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Snow Sculptors Rely on Weather -- and Ingenuity

As snow turns to slush on the Green, a spell of unusually warm winter weather threatens one of Dartmouth's oldest traditions-the Winter Carnival snow sculpture. But the snow sculpture committee remains optimistic that the sculpture will be completed by Carnival's opening ceremonies on Thursday Feb. 9 at 7 p.m. on the Green. The team is transporting snow from Sculley-Fahey Field and ice shavings from Lebanon's Campion Ice Rink.

Winter Carnival snow sculpture
Chris Palashenski '07 and Victoria Solbert '07 pause for a moment during construction of the Winter Carnival snow sculpture on January 30. This is the third sculpture both students have worked on.

Committee Chair Dan Schneider '07 explains, "One year it was necessary to borrow snow guns from local ski areas and have the Hanover Fire department pump water into the snow-making machines. But this winter we think we have enough alternatives."

Linda Kennedy, director of student activities, seconds Schneider's optimism. "Each year there is a fair amount of concern over whether there will be enough snow. With our various back-up plans we always manage to get the job done. The addition of Sculley-Fahey to these plans has been excellent-it's nearby, flat, and most important, the snow is perfectly clean. No one wants a gray sculpture," she says.

With help from nearly 200 student volunteers from fraternities, sororities, varsity athletic teams, and members of the Dartmouth Outing Club, the committee plans to build a 24 foot tall sloping "D" with mischievous cartoon characters bobsledding down the emblem's curve. An Olympic torch made of snow will sit on the back left corner of the sculpture and passageways through the "D" provide access to a tribute to past and present Dartmouth winter Olympians. "Once through the passageway," Schneider says, "you'll be standing inside the 'D.' Pictures and posters providing information on Dartmouth winter Olympians will cover the curved snow walls."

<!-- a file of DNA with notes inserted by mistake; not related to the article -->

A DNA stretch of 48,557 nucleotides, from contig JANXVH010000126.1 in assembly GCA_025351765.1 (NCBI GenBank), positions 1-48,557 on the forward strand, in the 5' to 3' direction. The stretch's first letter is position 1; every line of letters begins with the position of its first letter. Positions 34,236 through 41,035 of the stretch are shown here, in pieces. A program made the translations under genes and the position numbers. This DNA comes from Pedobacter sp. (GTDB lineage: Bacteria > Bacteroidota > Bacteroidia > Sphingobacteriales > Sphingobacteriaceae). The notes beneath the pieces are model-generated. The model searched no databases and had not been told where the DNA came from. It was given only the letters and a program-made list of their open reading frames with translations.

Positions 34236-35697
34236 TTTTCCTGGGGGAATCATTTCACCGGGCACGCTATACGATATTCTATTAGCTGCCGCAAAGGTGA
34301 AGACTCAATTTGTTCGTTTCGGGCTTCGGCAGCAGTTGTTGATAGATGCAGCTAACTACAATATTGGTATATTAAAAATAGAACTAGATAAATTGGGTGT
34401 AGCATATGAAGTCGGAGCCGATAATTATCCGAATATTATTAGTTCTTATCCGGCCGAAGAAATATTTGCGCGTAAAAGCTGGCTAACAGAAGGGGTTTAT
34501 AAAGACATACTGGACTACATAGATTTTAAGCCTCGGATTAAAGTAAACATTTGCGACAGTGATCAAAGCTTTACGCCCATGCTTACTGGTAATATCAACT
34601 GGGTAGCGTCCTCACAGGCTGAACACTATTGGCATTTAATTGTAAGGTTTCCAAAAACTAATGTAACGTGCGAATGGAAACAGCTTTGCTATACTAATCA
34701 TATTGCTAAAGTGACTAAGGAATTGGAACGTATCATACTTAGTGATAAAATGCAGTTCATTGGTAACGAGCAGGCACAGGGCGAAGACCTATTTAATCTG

Athletes from the Big Green have been hitting the Olympic slopes since John B. Carleton '22 was on the U.S. team for the first Winter Games in 1924. Since Carleton's skis paved the way, the College has been represented by athletes and coaches at every Winter Olympics. The sculpture's design ties into the 96th Winter Carnival theme, "The Stupendous Games: Mischief in the Snow."

Schneider estimates that this year's sculpture will require roughly 275 cubic yards of snow, the equivalent of 7,000 large trashcans full.

By LAUREN LOTKO '06

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Last Updated: 12/17/08